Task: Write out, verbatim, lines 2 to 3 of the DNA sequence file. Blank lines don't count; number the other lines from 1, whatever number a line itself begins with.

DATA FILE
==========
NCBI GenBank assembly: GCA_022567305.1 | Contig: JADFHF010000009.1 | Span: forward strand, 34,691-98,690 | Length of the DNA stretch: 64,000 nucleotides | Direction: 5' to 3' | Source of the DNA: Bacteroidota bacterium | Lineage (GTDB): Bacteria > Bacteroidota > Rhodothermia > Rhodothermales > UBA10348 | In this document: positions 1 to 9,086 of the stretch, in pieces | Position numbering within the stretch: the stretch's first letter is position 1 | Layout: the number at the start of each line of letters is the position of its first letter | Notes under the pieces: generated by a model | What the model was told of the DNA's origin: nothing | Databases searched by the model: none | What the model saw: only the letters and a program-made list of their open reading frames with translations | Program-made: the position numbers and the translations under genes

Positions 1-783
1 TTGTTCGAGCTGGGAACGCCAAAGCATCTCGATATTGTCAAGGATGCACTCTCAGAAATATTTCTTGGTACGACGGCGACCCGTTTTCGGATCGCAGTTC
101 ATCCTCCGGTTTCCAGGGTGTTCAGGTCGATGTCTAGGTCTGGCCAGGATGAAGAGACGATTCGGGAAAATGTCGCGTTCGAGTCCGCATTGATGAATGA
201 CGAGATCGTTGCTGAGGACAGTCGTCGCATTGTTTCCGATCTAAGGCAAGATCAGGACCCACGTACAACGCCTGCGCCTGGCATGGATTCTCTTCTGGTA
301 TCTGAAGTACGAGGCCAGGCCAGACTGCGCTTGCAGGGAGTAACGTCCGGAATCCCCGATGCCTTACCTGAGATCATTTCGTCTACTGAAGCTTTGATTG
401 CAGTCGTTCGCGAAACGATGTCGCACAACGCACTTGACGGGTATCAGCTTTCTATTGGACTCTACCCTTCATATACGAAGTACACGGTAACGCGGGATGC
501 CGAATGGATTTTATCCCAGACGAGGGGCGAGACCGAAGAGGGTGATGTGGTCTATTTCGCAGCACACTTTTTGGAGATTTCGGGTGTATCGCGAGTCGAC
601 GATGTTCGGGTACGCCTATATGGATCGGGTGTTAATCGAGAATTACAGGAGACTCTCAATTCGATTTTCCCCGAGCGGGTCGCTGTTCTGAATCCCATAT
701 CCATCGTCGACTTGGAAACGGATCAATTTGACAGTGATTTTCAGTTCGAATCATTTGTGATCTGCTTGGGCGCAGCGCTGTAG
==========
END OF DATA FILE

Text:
Positions 1-783
1 TTGTTCGAGCTGGGAACGCCAAAGCATCTCGATATTGTCAAGGATGCACTCTCAGAAATATTTCTTGGTACGACGGCGACCCGTTTTCGGATCGCAGTTC